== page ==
Use these pro tips for handling poorly reproduced images from microfilm or microfiche.
Dear Professor Gates:
You answered a question I had about one of my ancestors in the 2016 column “Was My Southern Ancestor Adopted?” I have since been able to get ahold of the medical records of Mary Ryman from Bryce Hospital. However, the copies were from a microfiche record, and the letters that were enclosed with her record are barely legible. Are there any services that can help with trying to read these documents? —Anna Stewart
We remember finding, with the help of New England Historic Genealogical Society senior researcher Meaghan E.H. Siekman, that lead on the identity of a woman who matched what you knew about the birth mother of your African-American grandfather, Grover Cleveland Ryman Jr. We uncovered a death record for Mary Ryman, a white woman who died in 1940 in the infamous psychiatric facility that, at the time, was known as the Alabama Bryce Insane Hospital. We are glad you found her documents, and have the following advice for helping you to read them better so that your family can have the answers it seeks.
First, we understand how frustrating it can be to search exhaustively for a record documenting an ancestor, sometimes for years, only to find that the image you receive is difficult to read! Using original-source material is important to genealogy, and those sources are frequently recorded on microfilm and microfiche. However, sometimes the quality of the images we get from those media leaves something to be desired. Still, there are things that can be done to make images clearer and help you decipher what’s in front of you.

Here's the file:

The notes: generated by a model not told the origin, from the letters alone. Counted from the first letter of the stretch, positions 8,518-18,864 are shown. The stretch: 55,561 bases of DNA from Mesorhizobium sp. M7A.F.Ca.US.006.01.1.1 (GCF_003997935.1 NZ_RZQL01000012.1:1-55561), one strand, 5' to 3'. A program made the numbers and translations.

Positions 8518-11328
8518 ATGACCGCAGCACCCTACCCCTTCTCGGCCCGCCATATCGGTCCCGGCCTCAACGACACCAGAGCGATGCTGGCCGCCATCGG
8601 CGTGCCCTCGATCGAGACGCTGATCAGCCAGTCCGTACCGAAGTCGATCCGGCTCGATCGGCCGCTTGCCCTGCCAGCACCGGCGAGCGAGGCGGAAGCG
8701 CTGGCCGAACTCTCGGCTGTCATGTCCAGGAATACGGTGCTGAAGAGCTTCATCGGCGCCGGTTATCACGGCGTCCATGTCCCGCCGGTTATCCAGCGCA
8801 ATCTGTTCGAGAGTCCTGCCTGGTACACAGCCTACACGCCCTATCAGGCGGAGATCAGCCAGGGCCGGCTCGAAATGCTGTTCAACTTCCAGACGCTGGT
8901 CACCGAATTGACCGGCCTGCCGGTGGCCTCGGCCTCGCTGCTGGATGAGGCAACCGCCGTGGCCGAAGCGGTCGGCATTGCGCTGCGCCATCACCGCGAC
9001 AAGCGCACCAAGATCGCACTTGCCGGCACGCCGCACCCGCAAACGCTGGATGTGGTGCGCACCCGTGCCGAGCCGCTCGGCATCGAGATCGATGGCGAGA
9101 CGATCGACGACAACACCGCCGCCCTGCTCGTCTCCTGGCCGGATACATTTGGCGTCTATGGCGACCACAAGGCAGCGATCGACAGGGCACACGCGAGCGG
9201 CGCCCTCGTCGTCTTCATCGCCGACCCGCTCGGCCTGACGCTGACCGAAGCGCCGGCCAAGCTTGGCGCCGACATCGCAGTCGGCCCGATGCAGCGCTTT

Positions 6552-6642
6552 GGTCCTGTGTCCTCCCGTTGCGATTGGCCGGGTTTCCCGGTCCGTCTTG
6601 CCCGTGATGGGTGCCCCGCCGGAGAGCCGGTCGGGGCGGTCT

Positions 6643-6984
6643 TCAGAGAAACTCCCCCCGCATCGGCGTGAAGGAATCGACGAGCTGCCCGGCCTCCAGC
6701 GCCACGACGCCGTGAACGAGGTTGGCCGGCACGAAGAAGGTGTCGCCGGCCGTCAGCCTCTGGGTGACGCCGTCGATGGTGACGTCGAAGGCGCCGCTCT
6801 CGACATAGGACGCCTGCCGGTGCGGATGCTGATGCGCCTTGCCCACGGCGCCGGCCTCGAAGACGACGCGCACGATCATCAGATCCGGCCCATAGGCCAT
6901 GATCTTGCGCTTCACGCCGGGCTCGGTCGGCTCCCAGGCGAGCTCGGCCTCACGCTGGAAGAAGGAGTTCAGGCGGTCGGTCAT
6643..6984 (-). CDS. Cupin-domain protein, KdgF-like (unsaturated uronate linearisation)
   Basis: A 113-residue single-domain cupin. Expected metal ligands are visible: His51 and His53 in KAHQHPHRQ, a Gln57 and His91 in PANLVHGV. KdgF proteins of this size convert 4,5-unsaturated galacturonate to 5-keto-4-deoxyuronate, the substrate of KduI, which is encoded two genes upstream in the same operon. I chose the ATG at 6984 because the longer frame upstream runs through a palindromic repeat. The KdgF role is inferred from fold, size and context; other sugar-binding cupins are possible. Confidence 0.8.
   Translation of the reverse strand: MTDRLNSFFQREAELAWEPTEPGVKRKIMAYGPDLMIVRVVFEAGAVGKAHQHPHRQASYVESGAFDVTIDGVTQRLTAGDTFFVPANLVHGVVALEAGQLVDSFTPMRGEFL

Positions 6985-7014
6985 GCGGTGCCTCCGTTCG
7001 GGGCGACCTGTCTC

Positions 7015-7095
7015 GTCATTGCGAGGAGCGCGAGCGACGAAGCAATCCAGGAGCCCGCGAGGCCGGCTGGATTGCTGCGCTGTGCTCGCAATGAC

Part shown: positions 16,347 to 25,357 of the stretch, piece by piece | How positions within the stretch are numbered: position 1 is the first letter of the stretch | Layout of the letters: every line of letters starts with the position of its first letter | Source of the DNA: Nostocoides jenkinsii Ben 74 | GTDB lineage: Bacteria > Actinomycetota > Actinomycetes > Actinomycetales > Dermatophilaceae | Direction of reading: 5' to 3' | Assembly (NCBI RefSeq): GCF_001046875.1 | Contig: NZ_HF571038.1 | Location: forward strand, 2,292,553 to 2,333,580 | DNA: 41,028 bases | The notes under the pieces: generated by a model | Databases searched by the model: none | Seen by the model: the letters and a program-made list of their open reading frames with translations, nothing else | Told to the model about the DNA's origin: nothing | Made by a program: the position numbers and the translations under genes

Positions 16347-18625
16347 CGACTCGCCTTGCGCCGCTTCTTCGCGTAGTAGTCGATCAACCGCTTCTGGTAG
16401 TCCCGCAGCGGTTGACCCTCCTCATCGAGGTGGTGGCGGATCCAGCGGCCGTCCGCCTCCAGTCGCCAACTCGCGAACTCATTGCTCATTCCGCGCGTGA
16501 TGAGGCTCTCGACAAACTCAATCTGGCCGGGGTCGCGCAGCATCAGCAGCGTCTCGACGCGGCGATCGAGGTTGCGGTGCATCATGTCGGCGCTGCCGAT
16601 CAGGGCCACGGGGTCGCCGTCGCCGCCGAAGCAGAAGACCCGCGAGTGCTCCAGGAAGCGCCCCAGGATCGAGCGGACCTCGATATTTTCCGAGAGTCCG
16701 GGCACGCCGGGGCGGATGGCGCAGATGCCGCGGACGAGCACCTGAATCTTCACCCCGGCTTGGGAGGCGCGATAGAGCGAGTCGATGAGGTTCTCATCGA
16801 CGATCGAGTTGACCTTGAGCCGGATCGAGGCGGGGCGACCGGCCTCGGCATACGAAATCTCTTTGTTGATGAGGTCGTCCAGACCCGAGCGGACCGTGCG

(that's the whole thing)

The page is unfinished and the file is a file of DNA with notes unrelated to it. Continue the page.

Microforms are reproductions of documents, recorded in miniature on film or paper. Microfilm (which comes in reels) and microfiche (which comes in flat film sheets) are two common forms. The quality of a microform reproduction depends on the actions of the technician who created it.
When a technician is creating microfilm or microfiche, he or she is taking photographs of the documents in the same way that pictures are taken with 35 mm cameras. Before digital photography, with autofocus and automatic exposure, the user of the camera had to focus the image and set the exposure manually. If the technician did not do this properly, then the resulting image was of poor quality.
Even if the technician set everything properly, you can still have a hard time reading the image because of the appearance of the original document. You may encounter records in which the two sides have bled through the paper, resulting in a dark or muddled image; or the original material was silked (an early preservation technique in which the document was sandwiched between material that acts as a support for fragile documents), creating a shiny appearance on the reproduction, among other things.
The best way to counter deficiencies in the film is to use the best-possible scanner available, preferably a digital high-resolution reader or scanner. The kind that you need will be computer-controlled rather than manual. The user is presented with an interface that allows him or her not only to advance and rewind the film but also to manipulate images, such as zooming in or inverting them from negative to positive. Too-dark images can be lightened, or faded images can be darkened, so that you can read them better.
You can also control the contrast of the image to help make it appear more crisp. Some models will even allow you to insert boxes around certain sections of the image so that your adjustments will affect only a certain section if the rest of the document is legible. The image below is an “after” and “before” example of what a digital high-resolution scanner or reader is capable of doing, with the top image having been improved through manipulation of the brightness and contrast.